So it is with more grief than anger that I caught the story of an Ottawa "vigil" this week, held after a Missouri grand jury said it would not charge police officer Darren Wilson in the death of Ferguson teenager Michael Brown.  Organizers of the rally asked "white/nonblack allies" to "refrain from taking up space" and "never be the centre of anything." Apparently only black people can "understand" Ferguson, and whites in particular are utterly outside the circle of comprehension.  (That these words, warning "whites" and "non-blacks" off the range, were written by white students does not give them quite the lift, quite the take-off speed, their authors purblindly fancied they did.  Quite the opposite in fact.)

That last phase "never be at the centre of anything" is particularly troubling.  It is so defiantly categorical and universally — "anything" — dismissive.

The phrase and the other gibberish attending it should serve as a motto for every meeting and seminar dedicated to diversity as the governing motto for how not to engage with social issues, how not to bridge the real differences that can exist between people.  It is the perfect capsule illustration that those who get carried away with their own righteousness, their always publicized wish to aid the "other," end up biting their own less than enlightened tails.  As one commentator in a CBC story on this strange vigil put it — "Is this an anti-racist rally or a pro-segregation one?"

Somewhat surprisingly, and even more sadly, the statement came from the Canadian Federation of Students.  Surprisingly, because the very least one would expect from a university student is an openness to all experiences, an understanding that one of the underlying purposes of higher education is to expand the mind, not contract it; by study and guidance from professors to be able — sympathetically and empathetically — to reach beyond what is given by the facts of origin and experience to the whole wide world beyond.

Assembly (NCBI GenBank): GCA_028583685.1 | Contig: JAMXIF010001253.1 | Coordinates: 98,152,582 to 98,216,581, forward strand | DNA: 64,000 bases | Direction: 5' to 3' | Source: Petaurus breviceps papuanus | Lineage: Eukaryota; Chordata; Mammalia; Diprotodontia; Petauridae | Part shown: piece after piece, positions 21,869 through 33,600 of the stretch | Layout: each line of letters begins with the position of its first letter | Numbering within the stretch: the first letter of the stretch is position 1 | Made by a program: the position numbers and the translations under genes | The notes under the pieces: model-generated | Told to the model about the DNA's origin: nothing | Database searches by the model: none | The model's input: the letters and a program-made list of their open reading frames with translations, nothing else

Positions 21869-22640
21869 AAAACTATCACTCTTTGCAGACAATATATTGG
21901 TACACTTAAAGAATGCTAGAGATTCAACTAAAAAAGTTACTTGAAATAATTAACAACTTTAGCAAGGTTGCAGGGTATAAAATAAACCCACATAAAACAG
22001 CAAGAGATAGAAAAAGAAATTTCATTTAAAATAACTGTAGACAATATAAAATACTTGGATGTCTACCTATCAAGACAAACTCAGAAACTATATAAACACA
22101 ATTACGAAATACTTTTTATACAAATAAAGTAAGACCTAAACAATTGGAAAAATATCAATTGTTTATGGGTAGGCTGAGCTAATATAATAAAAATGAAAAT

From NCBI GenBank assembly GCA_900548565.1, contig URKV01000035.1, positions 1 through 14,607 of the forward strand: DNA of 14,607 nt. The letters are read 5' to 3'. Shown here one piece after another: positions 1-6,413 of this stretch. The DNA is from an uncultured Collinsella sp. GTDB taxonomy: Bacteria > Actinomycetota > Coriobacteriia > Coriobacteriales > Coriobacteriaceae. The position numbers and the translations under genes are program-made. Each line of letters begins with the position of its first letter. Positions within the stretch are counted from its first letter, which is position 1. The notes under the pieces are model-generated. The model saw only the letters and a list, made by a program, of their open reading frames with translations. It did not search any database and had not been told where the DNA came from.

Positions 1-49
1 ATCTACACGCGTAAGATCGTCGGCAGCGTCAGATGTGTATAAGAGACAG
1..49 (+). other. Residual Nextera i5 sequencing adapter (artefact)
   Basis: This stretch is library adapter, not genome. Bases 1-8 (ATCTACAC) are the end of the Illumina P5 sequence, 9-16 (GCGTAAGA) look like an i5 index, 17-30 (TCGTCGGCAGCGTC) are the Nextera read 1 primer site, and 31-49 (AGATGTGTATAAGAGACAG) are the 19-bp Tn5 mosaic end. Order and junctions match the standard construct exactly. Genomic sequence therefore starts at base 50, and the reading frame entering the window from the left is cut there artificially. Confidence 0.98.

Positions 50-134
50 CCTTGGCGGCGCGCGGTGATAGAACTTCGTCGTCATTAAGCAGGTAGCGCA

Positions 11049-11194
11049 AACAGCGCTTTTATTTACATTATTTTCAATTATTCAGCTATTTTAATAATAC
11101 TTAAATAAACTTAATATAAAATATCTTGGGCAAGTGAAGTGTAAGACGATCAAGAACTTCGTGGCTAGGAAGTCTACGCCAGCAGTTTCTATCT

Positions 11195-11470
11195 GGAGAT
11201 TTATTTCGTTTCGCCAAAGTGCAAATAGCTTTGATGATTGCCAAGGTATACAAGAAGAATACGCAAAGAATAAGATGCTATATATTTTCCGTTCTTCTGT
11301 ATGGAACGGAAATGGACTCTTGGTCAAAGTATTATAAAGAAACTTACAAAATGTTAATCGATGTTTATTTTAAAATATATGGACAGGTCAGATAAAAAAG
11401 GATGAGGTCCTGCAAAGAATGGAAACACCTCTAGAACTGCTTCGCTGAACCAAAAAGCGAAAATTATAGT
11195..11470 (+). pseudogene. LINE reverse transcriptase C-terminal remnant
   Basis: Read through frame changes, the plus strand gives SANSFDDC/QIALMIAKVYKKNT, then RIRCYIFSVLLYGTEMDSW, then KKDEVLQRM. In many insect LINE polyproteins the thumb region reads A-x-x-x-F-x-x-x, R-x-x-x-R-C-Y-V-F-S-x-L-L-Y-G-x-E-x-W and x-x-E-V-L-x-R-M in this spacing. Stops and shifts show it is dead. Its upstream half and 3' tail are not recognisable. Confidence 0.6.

Being "white" is not a category of cognition.  It is not an exclusionary boundary — any more than being of any other skin colour is.

We seem to have wandered from the genuine universalism of the past, from the glories of Terence's great open mind, to a new place, when special "voices" and backgrounds alone authenticate ideas, where the truth is a handmaiden of skin colour, where every local "identity" of gender or ethnicity has a "privileged" perspective which is impervious and utterly alien to all who are not of that identity.

We are all "involved in mankind" as Donne, updating Terence from so long ago, famously reminded us.  One was a Roman, the other an Englishmen, and they were 16 centuries apart.  Funny how well they understood each other.  

dividertop

Acknowledgement

murphy Rex Murphy, "The bigotry of the 'progessives'." National Post (November 29, 2014).

Reprinted with permission of the National Post.  

The Author

Murphysmmurphy Rex Murphy was host of CBC Radio One's Cross-Country Checkup, a nation wide call-in show, for 21 years before stepping down in September 2015. Murphy is a frequent presence on the various branches of the CBC. He has regular commentary segments entitled "Point of View" on The National, the CBC's flagship nightly news program.  See Rex's TV commentaries. In addition, he writes book reviews, commentaries, and a weekly column for the National Post. He is the author of Canada and Other Matters of Opinion and Points of View.